SAFPAR - Editorial

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Author: Aleksa Plavsic

Tester: Mark Mikhno

Editorialist: Bhuvnesh Jain

Difficulty

HARD

Prerequisites

Dynamic Programming, Prefix sums

Problem

You are given an array A with N elements. You need to find the number of ways to partition it into smaller parts such that each part is a safe partition i.e. the size of each partition lies between the minimum element and maximum element in the partiton. We need to find the required answer modulo 1000000007.

Explanation

We will use dynamic programming to solve this problem. Let us define dp[i] as the number of partition we can get if we consider the array from [1, i]. The transitions are staright forward and can be seen through this pseudo-code below:


	dp[0] = 0
	for i in [1, n]:
		mx = mn = a[i]
		for j in [i, 1]:
			mx = max(mx, a[j])
			mn = min(mn, a[j])
			len = j - i + 1
			if (mn <= len and len <= mx):
				dp[i] = (dp[i] + dp[j-1]) % mod
	print dp[n]

To optimise the above dynamic programming is not straight forward, like no optimisation techniques mentioned here. So, let us consider the 2 conditions of safe partition separately:

  1. min(S) <= length(S)
  2. length(S) <= max(S)

For the first condition note that if we append an element to a subarray, the length will increase but the minimum will either remain same or will decrease. This means if this condition is satisfied for a subarray, it will be satisfied even when an element is added to it, i.e. the condition is monotonic. So, for a given index i we can find the first maximum index to the left of it, so which the condition holds true. Mathematically,

If for index j < i, min(A[j...i]) <= (i - j +1), then the first condition is satisfied for all k from 1 to j. Finding the maximum j for each such index i can be done using deques in O(N) by maintaining a growing deque or by using binary search and range minimum query in O(N \log{N}). Below is the pseudo code for both the approaches:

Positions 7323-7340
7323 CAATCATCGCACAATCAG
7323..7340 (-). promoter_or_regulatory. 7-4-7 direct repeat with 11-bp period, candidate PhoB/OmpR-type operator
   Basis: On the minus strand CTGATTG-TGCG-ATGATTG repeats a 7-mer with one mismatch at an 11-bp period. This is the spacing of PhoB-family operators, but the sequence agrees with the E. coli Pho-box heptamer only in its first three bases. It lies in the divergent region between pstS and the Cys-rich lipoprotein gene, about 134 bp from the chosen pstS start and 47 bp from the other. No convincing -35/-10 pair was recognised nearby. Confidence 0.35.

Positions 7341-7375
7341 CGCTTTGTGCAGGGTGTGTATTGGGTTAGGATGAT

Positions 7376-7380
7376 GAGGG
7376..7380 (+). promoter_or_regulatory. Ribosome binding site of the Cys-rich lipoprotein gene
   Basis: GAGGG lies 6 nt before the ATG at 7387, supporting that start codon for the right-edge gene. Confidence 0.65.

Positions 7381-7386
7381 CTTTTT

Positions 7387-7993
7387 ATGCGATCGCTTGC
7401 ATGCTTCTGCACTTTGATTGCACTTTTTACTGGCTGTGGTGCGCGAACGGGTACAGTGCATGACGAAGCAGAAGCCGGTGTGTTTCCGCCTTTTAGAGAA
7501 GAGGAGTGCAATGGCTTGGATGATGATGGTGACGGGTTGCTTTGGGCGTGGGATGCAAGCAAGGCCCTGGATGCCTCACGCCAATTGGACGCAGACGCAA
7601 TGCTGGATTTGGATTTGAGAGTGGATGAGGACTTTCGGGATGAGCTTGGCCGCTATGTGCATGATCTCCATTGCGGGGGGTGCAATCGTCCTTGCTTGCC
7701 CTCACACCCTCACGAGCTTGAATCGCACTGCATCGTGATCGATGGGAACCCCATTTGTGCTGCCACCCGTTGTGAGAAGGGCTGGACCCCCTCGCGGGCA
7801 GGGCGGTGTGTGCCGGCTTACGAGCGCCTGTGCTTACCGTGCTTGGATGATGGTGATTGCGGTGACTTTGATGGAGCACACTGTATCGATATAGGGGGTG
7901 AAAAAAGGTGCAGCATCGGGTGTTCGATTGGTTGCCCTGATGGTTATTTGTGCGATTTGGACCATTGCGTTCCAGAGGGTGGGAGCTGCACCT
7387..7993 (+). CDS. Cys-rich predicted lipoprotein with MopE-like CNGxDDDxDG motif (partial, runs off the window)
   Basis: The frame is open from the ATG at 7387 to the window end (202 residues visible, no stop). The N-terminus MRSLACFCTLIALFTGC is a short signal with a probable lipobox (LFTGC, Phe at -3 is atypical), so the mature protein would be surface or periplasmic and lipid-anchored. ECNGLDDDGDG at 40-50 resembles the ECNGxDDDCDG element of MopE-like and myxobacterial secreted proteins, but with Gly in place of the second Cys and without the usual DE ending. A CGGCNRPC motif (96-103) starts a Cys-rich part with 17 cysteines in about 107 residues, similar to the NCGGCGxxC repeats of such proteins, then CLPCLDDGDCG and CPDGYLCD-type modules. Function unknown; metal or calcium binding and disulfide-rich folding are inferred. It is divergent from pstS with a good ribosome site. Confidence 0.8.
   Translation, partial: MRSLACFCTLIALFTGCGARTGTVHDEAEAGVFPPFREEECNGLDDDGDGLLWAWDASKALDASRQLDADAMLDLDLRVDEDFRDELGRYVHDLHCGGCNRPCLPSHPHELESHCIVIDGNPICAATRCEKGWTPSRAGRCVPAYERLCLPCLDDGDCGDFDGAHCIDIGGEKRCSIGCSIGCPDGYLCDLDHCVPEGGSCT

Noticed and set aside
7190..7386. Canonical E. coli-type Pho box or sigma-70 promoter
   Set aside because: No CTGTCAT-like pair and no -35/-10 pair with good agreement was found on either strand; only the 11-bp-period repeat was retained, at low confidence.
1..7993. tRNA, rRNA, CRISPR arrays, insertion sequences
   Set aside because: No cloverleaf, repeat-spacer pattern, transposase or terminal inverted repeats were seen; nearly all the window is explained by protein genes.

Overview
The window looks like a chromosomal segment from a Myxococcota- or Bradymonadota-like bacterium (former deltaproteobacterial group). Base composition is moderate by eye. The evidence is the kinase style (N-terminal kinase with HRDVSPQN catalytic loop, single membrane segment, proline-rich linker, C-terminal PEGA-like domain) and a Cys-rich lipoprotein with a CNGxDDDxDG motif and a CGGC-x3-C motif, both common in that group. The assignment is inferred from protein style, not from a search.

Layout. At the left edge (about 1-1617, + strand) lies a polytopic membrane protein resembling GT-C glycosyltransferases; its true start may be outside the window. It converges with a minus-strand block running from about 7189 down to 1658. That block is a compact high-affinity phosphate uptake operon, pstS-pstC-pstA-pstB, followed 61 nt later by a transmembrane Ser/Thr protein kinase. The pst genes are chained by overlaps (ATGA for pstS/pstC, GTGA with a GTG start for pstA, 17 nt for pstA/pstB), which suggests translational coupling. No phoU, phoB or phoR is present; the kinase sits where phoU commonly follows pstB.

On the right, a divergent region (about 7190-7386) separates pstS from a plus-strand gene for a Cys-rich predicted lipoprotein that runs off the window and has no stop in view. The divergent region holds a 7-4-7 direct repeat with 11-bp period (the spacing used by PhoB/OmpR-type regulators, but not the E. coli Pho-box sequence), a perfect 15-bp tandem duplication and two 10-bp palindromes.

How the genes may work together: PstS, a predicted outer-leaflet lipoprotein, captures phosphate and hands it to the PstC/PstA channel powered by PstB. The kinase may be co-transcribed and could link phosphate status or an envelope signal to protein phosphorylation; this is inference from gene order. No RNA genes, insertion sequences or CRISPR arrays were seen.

Approach 1

	# Complexity: O(N) using deques.
	S = deque()
	for i in [1..N]:
	  while !S.empty() and A[i] <= A[S.back()]:
	  	A.pop_back()
	  S.push_back(i)
	  # We want to find maximum j for every i, so try to left shift
	  # the index if possible.
	  # min(A[j..i]) <= i - j + 1 is same as
	  # j <= i - min(A[j..i]) + 1
	  # Also, for every index i, S.front() is valid answer for j, as
	  # we maintain an increasing order of elements in deque and the
	  # condition is monotonic.
	  # Joining with above condition, the answer is will be
	  # min(S.front, i - A[S.front] + 1)
	  while S.size() >= 2:
	  	# get first 2 elements.
		  x = S.front
		  S.pop_front()
		  y = S.front
		  if min(x, i - A[x] + 1) > min(y, i - A[y] + 1):
		  	# We can't left shift for index j.
		  	# So, x is the optimal answer.
		  	S.push_front(x)
		  	break
		 index_left[i] = min(S.front, i - A[S.front] + 1)
		 if index_left[i] < 0:
		   index_left[i] = 0

Approach 2

	Build RMQ in O(N logN)
	for i in [1..N];
		l, r = 1, i-1
		while l <= r:
		  m = (l + r) / 2
		  if rmq[i][m] <= i - m + 1:
		  	l = m
		  else:
		    r = m - 1
		if rmq[i][l] <= i - l + 1:
		  index_left[i] = l
		else:
		  index_left[i] = 0

Now, let us look at second condition. For this, the monotonicity doesn’t apply when we try to append an element to a subarray which already obeys the condition. So, let us try to precompute the subarrays where element at index i will be maximum in such subarray. This is a common problem by the name of stock span. For details, you can refer here. The complexity of this part is O(N).

From now on, let us denote \text{L_max}[i] as the largest j < i such that A[j] > A[i]. Similarly, let us denote \text{R_max}[i] as the smallest j > i such that A[j] >= A[i].

With above information, we know subarrays which obey the first condition and subarrays where given element will be maximum. We just need to try and combine above 2 parts efficiently to come up with a solution to obtain dp[i].

To obtain dp[i], we use the logic of adding all subarrays which satisfy the first condition and then subtract the ones which violate the second condition. For this the idea is to keeping a running prefix sum of dp[i] to calculate the first part efficiently, i.e. sum of all dp[j] where j < i and such subarrays obey the first condition.

For the removal of bad part, we assume the bad part is already removed from dp[i] when we reach index i. This is done by subtracting the contribution of dp[i] for all j > i where A[k...j] obeys first condition but fails to obey second condition and k lies in the range where i is the maximum element. For futher details, I recommend going through the commented code itself where complexity analysis is also done with explanation at each step.

Time Complexity

O(N \log{N})

Space Complexity

O(N)

SOLUTIONS:

Author’s commented solution can be found here.

Tester’s solution can be found here.